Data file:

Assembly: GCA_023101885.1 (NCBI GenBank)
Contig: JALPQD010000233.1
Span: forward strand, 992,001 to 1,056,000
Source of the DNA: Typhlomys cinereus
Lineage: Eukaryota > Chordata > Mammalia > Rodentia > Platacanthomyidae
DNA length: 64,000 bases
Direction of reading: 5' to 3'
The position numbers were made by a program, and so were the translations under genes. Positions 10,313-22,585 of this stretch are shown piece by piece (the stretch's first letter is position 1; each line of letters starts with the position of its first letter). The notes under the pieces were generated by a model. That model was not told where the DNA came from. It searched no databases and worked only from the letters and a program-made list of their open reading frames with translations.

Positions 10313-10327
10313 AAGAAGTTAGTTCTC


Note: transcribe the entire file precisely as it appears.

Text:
Assembly: GCA_023101885.1 (NCBI GenBank)
Contig: JALPQD010000233.1
Span: forward strand, 992,001 to 1,056,000
Source of the DNA: Typhlomys cinereus
Lineage: Eukaryota > Chordata > Mammalia > Rodentia > Platacanthomyidae
DNA length: 64,000 bases
Direction of reading: 5' to 3'
The position numbers were made by a program, and so were the translations under genes. Positions 10,313-22,585 of this stretch are shown piece by piece (the stretch's first letter is position 1; each line of letters starts with the position of its first letter). The notes under the pieces were generated by a model. That model was not told where the DNA came from. It searched no databases and worked only from the letters and a program-made list of their open reading frames with translations.

Positions 10313-10327
10313 AAGAAGTTAGTTCTC